Former Texas Poet Laureate Emmy Pérez presents on collection With the River on Our Face

Inés Garcia

Photo courtesy of Paul Chouy.

Former Texas poet laureate Emmy Pérez discussed excerpts from her poetry collection With the River on Our Face in an April 28 talk hosted by the Class of 1960s Scholars and the English department and moderated by Matthew Gonzales, a Mellon Postdoctoral Fellow in Latinx literatures. Pérez published Solstice in 2003 followed by With the River on Our Face in 2016. The latter centers around her experiences living in the U.S.-Mexico borderlands for 23 years. The event was also sponsored by the Latino/a studies department, the comparative literature department, and the Margaret Bundy Scott Fund.

A graduate of Columbia University’s Master’s of Fine Arts (MFA) program, Pérez began a tenure-track position in creative writing and poetry at the University of Texas-Pan American in 2006, which would later become a part of the University of Texas Rio Grande Valley in 2013. She now serves as the university’s department chair, teaching in both the undergraduate and MFA writing programs.

During her talk, Pérez read excerpts from With the River on Our Face and discussed how her life experiences have influenced much of her work. Pérez began by reading aloud “And it’s you,” the first poem in the collection. She spoke about how the inspiration for the poem came to her as she was riding her bike. “I was recording myself as I was looking at the land — I was really close to the river [near] where I live, the Rio Grande Valley, and all these thoughts kept coming to me,” she said.

“Thirty hawks flying over el río bravo / Earth cupping / Water / Wind blowing / River in the opposite direction / Sun lit-up river / Sun white-slivers the river / Is this what it’s like / To feel you,” the poem reads.

After reading the poem, Pérez reflected on how the collection allowed her to explore new poetic styles, moving beyond shorter forms and writing longer poems that intentionally deviate from traditional poetry structure.

Pérez then read a poem titled “El Paso ~ El Valle.” The first portion of the poem explores El Paso, Texas, and the second explores El Valle, or the Rio Grande Valley, where her mother grew up and where Pérez moved in the early 2000s.

Pérez introduced the poem by speaking about the significance the Rio Grande holds for her personally. “[My mother’s family] grew up so close to it, and it sustains my family,” she said. “There’s a canal right next to where my mother grew up, and the kids that always go swimming in it. It was their swimming pool, and moms are like, ‘Oh don’t go in there,’ and then as soon as she looks away, they jump in — it’s very dangerous. But that is the water that helped my mom live.”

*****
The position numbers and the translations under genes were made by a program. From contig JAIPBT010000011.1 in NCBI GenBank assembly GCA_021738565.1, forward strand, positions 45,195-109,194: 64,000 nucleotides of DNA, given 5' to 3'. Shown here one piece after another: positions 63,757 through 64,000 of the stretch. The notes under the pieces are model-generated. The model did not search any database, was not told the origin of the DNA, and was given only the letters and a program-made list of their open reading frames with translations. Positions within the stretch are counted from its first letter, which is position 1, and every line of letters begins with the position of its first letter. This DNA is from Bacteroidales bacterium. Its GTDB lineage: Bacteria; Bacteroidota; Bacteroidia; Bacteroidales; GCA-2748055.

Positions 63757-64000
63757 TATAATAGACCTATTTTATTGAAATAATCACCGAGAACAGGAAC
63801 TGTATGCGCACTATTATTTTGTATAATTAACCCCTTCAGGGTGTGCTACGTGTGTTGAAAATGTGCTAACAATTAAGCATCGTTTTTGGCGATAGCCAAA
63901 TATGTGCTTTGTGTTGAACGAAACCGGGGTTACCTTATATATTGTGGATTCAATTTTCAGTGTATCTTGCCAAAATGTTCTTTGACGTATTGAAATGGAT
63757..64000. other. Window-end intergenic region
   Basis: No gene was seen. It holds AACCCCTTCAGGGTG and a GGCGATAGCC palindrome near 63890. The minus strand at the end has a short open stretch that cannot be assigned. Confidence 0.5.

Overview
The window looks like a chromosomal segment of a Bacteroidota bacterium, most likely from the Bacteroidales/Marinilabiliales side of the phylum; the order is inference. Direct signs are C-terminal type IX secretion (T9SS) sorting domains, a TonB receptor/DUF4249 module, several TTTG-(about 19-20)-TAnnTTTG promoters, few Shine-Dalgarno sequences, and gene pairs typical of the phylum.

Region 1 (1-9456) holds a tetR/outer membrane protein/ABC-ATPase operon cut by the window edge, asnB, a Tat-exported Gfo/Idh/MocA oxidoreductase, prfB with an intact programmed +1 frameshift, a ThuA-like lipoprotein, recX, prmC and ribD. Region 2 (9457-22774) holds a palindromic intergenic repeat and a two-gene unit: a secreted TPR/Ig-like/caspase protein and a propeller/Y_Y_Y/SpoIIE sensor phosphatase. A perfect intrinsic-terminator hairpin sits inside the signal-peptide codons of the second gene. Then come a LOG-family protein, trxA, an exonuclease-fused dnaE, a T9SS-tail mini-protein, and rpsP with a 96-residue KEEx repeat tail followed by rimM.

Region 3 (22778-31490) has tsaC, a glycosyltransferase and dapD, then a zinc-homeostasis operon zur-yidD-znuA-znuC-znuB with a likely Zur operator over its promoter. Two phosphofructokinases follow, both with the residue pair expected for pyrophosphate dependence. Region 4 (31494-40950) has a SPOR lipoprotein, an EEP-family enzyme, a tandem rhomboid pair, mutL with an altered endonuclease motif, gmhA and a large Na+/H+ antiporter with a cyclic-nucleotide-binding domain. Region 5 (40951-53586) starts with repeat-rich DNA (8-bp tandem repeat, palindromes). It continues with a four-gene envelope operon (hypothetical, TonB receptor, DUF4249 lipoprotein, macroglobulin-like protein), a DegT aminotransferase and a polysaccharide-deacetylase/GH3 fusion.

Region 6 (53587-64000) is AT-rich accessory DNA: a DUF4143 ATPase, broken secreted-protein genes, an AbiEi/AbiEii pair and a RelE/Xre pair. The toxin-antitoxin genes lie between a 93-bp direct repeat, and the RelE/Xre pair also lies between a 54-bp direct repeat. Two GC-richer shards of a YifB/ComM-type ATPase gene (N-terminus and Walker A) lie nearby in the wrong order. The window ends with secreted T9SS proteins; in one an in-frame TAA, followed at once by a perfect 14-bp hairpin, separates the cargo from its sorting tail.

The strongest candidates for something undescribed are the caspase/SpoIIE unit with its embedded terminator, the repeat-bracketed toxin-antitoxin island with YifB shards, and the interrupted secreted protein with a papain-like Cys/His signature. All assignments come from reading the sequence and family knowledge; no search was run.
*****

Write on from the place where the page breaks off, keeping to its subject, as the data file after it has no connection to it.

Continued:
The river and the land that makes up the U.S.-Mexico borderlands where Pérez lives serves as a recurring motif in With the River on Our Face.

After reading “El Paso ~ El Valle,” Pérez mentioned that when she moved to El Paso in 2006, she was excited to see much of the Rio Grande from where she lived.

“When I moved out in 2006, we could see the river,” she said. “But then certainly less the same year or so when the Secure Fence Act came into being with the George W. Bush administration. I witnessed the building of the first walls, and this was all before all the heightened rhetoric that we heard in 2016.” The Secure Fence Act authorized the construction of 700 miles of fencing along the U.S.-Mexico border in an attempt to exercise operational control over U.S. international land and maritime borders.

U.S.-Mexico relations and immigrant rights serve as other recurring themes in With the River on Our Face, as Perez often draws from the stories of El Paso residents for inspiration. “Rio Grande ~ Bravo,” another poem from the collection from which Pérez read an excerpt, touches on these themes. Pérez begins the poem by quoting the Code of Federal Regulations. The rest of the poem goes on to discuss violence enacted by border patrol agents against Mexican immigrants, with Pérez weaving in the specific narratives of individuals who came to El Paso.

After reading a few more excerpts from her poetry collection, Pérez concluded her talk with a Q&A session. When asked by a student how she was able to trust her voice when writing about emotional or intense topics, such as violence against Mexican immigrants, Pérez stressed the importance of community. “People that you trust enough to share your work with, that are also being very vulnerable with their work with other writers, and are going to readings and events,” she said.